By Mark Peranson

Let’s call this one “Notes Towards an Editor’s Note.” I know that some of you think I’m funny like a clown and I’m here to amuse you, so I hate to disappoint those fair readers looking for the usual belly laugh or two in this quarterly missive. But to be totally honest I’m so out of it from watching movies that most of you will never hear of (for good reason) that I can barely string a few paragraphs together. (Kid you not, I fell asleep in the middle of writing this. In fact, I’m still asleep.) Hell, I’ve barely read most of the articles in this magazine, let alone seen the hot, hot films of the cold season, whether they are streaming in actual cinemas, home cinemas, laptops, whatever. I’m sure they are all super great, at least that is what the internet tells me. 

I can say that Uncut Gems comes close; after all, I wouldn’t go so far as to give away the prized cover position to just about anything, and I did happen to find a few free hours at TIFF one evening to enter Sandman and emerge relatively entertained. Some good jokes in there too. But in its nature an uncut gem is lacking in typical standards of perfection, so who am I to complain? Go Raptors?

What else is going on? Apparently Trump is still president, though by the time you read this on paper he’ll probably have been at least impeached by the House, which is to say that I anticipate an extremely long delay for print copies to get out into the world, and I’m sorry about that in advance. (Meanwhile, I read that he arranged for a private screening of Joker in the White House; he probably found it funny.) I gather there has been a fair bit of discussion out there in the ether regarding something about best films and the last ten years, but I swore to myself a few hours ago that I wouldn’t spend too much time writing about lists at this point, let alone making one. 

Maybe, just maybe, if I’m in the mood we will do something out of the ordinary to commemorate the momentous turning over of Pope Gregory’s calendar from one year to another in the next issue, though that’s still up in the air—but no poll, you’ve got my total, 100% guarantee on that. (I’d rather publish monthly than do another poll, a prospect that might excite some of you but would lead to my early grave.) Trust me, that whole poll thing is way too much work, numerous other outlets and organizations with full-time staff are doing a fine enough job of it, and the variances in rankings between high-and-low decision makers doesn’t interest me all that much. 

What does? Good question. Well, besides sleep, I just unpacked and sorted a bunch of DVDs, none of which I’ve cracked open for the last few years. I’d love to have the time to watch some of those more-than-ten-year-old films for pleasure (or be able to see the restoration of Queen of Diamonds in a cinema if it’s playing near me). I liked listening to the Rolling Thunder box set more than watching the documentary, performance scenes notwithstanding. The last season of Silicon Valley was pretty good, especially the first two episodes directed by Mike Judge. And, yeah, I guess Twin Peaks: The Return is awesome, and cinema, but I believe we’ve already been there and done that. So have a happy new decade.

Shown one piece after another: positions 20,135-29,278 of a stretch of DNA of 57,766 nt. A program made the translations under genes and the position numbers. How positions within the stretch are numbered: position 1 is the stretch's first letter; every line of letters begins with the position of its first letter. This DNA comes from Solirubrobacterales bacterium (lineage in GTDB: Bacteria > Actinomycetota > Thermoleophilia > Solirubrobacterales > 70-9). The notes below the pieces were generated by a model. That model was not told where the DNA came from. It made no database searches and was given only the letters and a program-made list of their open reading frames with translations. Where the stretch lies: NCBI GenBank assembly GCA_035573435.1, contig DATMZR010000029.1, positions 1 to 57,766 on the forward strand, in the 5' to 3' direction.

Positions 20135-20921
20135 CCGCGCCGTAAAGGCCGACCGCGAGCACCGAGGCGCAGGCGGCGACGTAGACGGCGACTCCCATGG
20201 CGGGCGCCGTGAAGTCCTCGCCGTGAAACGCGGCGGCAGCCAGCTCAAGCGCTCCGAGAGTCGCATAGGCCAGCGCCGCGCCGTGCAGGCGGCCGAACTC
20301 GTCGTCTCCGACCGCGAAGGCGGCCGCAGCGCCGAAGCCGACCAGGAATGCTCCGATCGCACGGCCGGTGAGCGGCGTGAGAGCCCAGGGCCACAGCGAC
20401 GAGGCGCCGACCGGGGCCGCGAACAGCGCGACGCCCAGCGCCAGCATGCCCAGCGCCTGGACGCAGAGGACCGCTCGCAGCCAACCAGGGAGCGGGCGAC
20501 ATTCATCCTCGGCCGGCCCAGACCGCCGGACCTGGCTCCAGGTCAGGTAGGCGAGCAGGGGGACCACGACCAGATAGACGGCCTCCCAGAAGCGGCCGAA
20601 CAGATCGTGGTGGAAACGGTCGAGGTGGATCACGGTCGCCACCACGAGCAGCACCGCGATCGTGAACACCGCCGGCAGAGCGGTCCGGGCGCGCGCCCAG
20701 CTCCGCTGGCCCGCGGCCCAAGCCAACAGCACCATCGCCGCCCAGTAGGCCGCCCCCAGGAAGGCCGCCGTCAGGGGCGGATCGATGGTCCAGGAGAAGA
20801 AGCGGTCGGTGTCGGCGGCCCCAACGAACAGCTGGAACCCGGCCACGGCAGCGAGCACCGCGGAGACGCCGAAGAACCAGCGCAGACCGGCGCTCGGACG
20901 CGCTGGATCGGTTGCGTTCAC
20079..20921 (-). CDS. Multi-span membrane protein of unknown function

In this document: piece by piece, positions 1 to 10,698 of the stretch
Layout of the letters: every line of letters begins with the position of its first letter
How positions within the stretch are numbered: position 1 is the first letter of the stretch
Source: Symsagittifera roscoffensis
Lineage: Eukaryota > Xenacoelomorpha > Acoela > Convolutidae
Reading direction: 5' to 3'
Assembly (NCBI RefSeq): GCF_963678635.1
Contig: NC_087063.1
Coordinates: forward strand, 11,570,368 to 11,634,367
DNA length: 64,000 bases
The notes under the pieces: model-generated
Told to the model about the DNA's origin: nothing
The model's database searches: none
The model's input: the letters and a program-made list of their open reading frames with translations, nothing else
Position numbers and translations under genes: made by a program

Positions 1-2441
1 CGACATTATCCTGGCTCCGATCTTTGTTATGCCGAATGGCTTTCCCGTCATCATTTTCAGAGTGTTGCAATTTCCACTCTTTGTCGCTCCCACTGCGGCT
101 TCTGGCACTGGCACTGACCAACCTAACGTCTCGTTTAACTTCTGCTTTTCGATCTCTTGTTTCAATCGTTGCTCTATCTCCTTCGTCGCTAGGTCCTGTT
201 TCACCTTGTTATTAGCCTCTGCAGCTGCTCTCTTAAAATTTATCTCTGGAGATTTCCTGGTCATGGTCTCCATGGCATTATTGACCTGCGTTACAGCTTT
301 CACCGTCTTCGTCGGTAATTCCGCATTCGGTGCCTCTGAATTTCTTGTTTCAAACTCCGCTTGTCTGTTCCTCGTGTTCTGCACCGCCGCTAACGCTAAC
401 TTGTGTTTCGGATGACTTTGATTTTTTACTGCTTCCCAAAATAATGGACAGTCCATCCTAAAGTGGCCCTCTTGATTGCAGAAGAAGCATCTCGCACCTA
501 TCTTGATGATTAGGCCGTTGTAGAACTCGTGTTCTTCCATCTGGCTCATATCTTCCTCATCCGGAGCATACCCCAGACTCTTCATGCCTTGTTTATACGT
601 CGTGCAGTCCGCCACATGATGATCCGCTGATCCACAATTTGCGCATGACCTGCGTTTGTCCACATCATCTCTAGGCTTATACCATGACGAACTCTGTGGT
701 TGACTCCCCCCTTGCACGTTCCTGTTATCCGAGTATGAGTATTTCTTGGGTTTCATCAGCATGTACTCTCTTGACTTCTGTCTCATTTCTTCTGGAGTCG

Follow

Friend me on FacebookFollow me on TwitterRSS Feed

From the Magazine

  • Cinema Scope 82: Table of Contents

    Interviews A State of Uncertainty: Tsai Ming-liang on Days by Darren Hughes New Possible Realities: Heinz Emigholz on The Last City by Jordan Cronk This More →

  • A State of Uncertainty: Tsai Ming-liang on Days

    There’s no exact precedent for the long creative collaboration between Tsai Ming-liang and Lee Kang-sheng. In 1991, as the story goes, Tsai stepped out of a screening of a David Lynch movie and spotted Lee sitting on a motorbike outside of an arcade. More →

  • New Possible Realities: Heinz Emigholz on The Last City

    The Last City, the new film by Heinz Emigholz, begins with a confession. “And it was a straight lie when I told you that I had an image that could describe the state of my depression,” admits a middle-aged archaeologist to a weapons designer (played, respectively, by John Erdman and Jonathan Perel, who were previously seen in Emigholz's 2017 film Streetscapes [Dialogue] as a filmmaker and his analyst). “I made that up.” Part reintroduction, part recapitulation, this abrupt admission sets the conceptual coordinates for a film that, despite its presentation and the familiarity of its players, is less a continuation of that earlier work’s confessional mode of address than a creative reimagining of its talking points. More →

  • This Dream Will Be Dreamed Again: Luis López Carrasco’s El año del descubrimiento

    Luis López Carrasco’s dense, devious El año del descubrimiento confirms his reputation as Spain’s foremost audiovisual chronicler of the country’s recent past, albeit one for whom marginal positions, materiality, everyday chitchat, and the liberating effects of fiction are as, if not more, important than grand historical events. More →

  • Long Live the New Flesh: The Decade in Canadian Cinema

    Let’s get it right out of the way: by any non-subjective metric—which is to say in spite of my own personal opinion—the Canadian filmmaker of the decade is Xavier Dolan, who placed six features (including two major Competition prizewinners) at Cannes between 2009 (let’s give him a one-year head start) and 2019, all before turning 30. Prodigies are as prodigies do, and debating Dolan’s gifts as a transnational melodramatist and zeitgeist-tapperis a mug’s game, one that I’ve already played in these pages. More →